Fig. 7.

Muscle-mass-specific horizontal and vertical power outputs during a representative jump, as measured from kinematic and force-plate data. Red line, horizontal velocity measured from kinematics; blue line, vertical velocity measured from kinematics; black line, vertical velocity measured from force plate; brown line, horizontal velocity measured from force plate.

Fig. 7.

Muscle-mass-specific horizontal and vertical power outputs during a representative jump, as measured from kinematic and force-plate data. Red line, horizontal velocity measured from kinematics; blue line, vertical velocity measured from kinematics; black line, vertical velocity measured from force plate; brown line, horizontal velocity measured from force plate.

Fig. 8.

Muscle-mass-specific total power output during a representative jump, as measured from kinematic and force-plate data.

Fig. 8.

Muscle-mass-specific total power output during a representative jump, as measured from kinematic and force-plate data.

### Overall jumping performance: the leg muscles are the power source

The goal of our study was to measure the performance during jumping of the leg muscles of the helmeted guinea fowl, a ground dwelling bird specialized for running. Although specialized for running these birds resort to flight in emergency situations. Because flight is used as an escape mechanism, these birds can benefit from a very quick and high-powered jump to initiate flight. Before commencing these studies, we noted that guinea fowl also used jumping to move from the ground to an elevated platform, in the absence of any subsequent flight.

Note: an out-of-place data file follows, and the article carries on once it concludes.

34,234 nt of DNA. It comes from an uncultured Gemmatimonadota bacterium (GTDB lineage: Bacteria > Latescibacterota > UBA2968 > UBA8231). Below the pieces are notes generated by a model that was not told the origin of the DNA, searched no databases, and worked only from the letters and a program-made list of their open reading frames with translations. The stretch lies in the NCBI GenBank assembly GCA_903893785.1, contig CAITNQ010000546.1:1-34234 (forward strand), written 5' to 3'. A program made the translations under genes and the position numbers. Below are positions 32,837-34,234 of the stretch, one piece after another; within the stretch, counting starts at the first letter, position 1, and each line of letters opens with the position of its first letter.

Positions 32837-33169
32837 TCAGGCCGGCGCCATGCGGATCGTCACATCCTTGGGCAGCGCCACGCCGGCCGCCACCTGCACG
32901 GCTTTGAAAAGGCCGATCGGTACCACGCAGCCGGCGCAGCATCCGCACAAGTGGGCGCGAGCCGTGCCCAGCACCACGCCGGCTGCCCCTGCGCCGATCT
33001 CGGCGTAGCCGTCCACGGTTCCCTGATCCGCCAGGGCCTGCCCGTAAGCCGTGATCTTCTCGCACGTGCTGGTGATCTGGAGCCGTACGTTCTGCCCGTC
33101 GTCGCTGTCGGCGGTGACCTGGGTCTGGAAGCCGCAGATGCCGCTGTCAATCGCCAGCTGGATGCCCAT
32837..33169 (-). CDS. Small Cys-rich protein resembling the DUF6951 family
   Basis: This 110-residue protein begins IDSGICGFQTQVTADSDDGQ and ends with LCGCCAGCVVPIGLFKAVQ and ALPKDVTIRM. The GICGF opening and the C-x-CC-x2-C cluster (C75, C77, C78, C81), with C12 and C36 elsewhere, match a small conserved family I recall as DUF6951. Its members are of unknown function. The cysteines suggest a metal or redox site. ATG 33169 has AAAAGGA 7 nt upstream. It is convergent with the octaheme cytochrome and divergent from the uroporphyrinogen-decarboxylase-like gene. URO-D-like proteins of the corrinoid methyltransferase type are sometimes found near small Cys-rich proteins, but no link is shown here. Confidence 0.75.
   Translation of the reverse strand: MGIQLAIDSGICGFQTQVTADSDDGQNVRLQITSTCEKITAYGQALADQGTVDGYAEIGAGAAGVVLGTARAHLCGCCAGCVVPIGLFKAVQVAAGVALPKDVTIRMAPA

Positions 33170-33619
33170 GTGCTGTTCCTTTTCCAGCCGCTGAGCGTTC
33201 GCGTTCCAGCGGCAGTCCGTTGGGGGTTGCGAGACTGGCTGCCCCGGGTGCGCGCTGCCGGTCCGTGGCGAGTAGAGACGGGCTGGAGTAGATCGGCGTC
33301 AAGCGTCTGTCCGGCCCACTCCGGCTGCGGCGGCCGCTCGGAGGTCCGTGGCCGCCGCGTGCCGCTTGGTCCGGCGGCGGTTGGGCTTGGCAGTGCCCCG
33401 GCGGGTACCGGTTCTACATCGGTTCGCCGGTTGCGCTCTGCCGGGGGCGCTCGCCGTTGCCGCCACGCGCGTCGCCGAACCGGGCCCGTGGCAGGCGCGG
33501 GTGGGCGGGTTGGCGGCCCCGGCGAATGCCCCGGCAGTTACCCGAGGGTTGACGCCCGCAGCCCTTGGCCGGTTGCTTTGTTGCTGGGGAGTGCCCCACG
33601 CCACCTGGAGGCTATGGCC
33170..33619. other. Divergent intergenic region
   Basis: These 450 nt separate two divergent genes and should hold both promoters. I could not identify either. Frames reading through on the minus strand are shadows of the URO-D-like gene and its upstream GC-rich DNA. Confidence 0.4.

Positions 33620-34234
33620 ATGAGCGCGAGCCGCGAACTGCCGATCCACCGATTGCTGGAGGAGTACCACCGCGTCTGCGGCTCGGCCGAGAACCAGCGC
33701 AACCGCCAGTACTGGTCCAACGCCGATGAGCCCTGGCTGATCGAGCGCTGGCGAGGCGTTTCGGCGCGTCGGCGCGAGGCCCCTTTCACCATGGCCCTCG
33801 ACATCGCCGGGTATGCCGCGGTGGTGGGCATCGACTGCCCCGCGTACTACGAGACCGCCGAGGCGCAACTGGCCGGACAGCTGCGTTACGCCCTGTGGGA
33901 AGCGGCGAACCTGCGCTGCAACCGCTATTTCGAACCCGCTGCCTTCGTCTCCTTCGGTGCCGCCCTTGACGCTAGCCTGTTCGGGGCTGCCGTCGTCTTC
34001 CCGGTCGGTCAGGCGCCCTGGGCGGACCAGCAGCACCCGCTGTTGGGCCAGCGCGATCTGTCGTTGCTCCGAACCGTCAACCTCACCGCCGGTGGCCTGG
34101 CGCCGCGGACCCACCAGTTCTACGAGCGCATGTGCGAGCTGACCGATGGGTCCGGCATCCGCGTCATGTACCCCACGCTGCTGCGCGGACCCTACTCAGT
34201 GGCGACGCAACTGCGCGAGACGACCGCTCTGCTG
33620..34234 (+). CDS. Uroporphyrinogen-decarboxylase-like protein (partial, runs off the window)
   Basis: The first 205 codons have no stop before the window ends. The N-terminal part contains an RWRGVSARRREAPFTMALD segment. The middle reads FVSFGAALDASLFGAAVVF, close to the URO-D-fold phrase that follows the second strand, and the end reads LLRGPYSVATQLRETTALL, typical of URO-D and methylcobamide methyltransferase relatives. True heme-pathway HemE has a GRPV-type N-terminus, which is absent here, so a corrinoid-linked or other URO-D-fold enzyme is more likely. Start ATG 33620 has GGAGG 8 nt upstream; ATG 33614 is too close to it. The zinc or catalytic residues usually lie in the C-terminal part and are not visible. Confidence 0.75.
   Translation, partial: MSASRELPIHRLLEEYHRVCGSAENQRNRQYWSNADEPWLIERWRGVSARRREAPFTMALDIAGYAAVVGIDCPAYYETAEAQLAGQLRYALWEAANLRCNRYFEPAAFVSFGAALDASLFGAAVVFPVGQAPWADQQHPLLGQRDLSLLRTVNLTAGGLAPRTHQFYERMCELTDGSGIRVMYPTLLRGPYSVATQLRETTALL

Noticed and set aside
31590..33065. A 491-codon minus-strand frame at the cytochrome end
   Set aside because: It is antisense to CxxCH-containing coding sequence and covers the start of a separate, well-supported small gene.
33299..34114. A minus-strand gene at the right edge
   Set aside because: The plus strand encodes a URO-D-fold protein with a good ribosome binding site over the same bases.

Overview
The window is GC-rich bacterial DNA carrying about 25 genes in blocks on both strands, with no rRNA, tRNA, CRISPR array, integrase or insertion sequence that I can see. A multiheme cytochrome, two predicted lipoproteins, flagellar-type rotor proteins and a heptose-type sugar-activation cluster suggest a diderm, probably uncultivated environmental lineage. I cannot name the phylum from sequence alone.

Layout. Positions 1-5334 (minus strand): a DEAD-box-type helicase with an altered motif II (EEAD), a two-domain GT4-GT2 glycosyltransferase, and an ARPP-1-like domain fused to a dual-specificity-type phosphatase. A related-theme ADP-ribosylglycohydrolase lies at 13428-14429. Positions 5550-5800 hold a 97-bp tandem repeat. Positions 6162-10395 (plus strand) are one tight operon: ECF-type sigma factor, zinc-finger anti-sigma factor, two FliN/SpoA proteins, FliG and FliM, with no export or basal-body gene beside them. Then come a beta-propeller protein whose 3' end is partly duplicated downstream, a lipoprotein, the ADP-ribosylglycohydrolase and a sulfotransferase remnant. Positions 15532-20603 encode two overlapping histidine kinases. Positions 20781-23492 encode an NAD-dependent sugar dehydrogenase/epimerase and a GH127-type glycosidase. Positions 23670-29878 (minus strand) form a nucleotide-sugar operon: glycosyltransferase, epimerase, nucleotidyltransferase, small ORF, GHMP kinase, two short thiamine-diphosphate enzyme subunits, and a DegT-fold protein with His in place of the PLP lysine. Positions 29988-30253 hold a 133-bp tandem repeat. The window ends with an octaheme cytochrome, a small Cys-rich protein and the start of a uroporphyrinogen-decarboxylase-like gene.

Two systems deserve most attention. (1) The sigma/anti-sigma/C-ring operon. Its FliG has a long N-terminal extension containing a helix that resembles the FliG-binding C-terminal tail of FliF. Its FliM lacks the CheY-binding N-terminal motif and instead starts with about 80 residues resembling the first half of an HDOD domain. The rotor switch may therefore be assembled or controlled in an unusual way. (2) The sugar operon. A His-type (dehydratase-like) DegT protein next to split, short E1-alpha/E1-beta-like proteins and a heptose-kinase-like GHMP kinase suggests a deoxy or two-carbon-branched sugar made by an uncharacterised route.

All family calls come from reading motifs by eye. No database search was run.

We attempted to design our experiments to exclude any contribution of the flight muscles to the velocity attained at toe-off. We kept the primary and secondary feathers of the birds clipped and trained the birds to jump from a platform to a cage rather than performing a jump followed by a flight. However, the birds did at times flap their wings following the jump. Therefore, we followed Earls(2000) and calculated performance from both kinematic data and force-plate records. Earls(2000) found that in the common quail, the first downstroke of the wings preceded the time at which the toes left the ground. Therefore, the actual toe-off velocity she measured from kinematics was higher than the value she calculated from force-plate data(Table 3). Based on the resultant toe-off velocities reported by Earls(2000), the wings contributed 18% of the kinetic energy present at takeoff.

Table 3.

Comparison of jumping performance in guinea fowl and common quail

Guinea fowl
Quail*
Kinematic dataForce-plate dataKinematic dataForce-plate data
Θ (deg.) 68.60±1.12 69.73±1.22 72.5 69.6
Toe-off VV (m s-13.35±0.06 3.35±0.09 3.75±0.06 3.31±0.07
Toe-off VH (m s-11.31±0.08 1.23±0.07 1.18±0.10 1.23±0.01
Toe-off Vres (m s-13.61±0.07 3.58±0.09 3.93 3.53
FV (Mbg)-1 5.25±0.11 5.30±0.19  7.80±0.19
FH (Mbg)-1 1.82±0.14 1.84±0.13  2.82±0.02
Guinea fowl
Quail*
Kinematic dataForce-plate dataKinematic dataForce-plate data
Θ (deg.) 68.60±1.12 69.73±1.22 72.5 69.6
Toe-off VV (m s-13.35±0.06 3.35±0.09 3.75±0.06 3.31±0.07
Toe-off VH (m s-11.31±0.08 1.23±0.07 1.18±0.10 1.23±0.01
Toe-off Vres (m s-13.61±0.07 3.58±0.09 3.93 3.53
FV (Mbg)-1 5.25±0.11 5.30±0.19  7.80±0.19
FH (Mbg)-1 1.82±0.14 1.84±0.13  2.82±0.02

Values for guinea fowl are means ± s.e.m., based on N=6.

*

Values for quail are taken from Earls (2002).

In contrast to the common quail, the first downstroke of the wings by the guinea fowl in our experiments began almost coincident with or slightly after toe-off. Consequently, the measured velocity of the center of mass at toe-off based on kinematics was the same as that calculated from the ground reaction forces (Table 2). Therefore,the leg muscles provided all the work required to lift the body weight against gravity and accelerate the bird's mass before toe-off. (These results may have been different if we had examined jumps that preceded a flight.)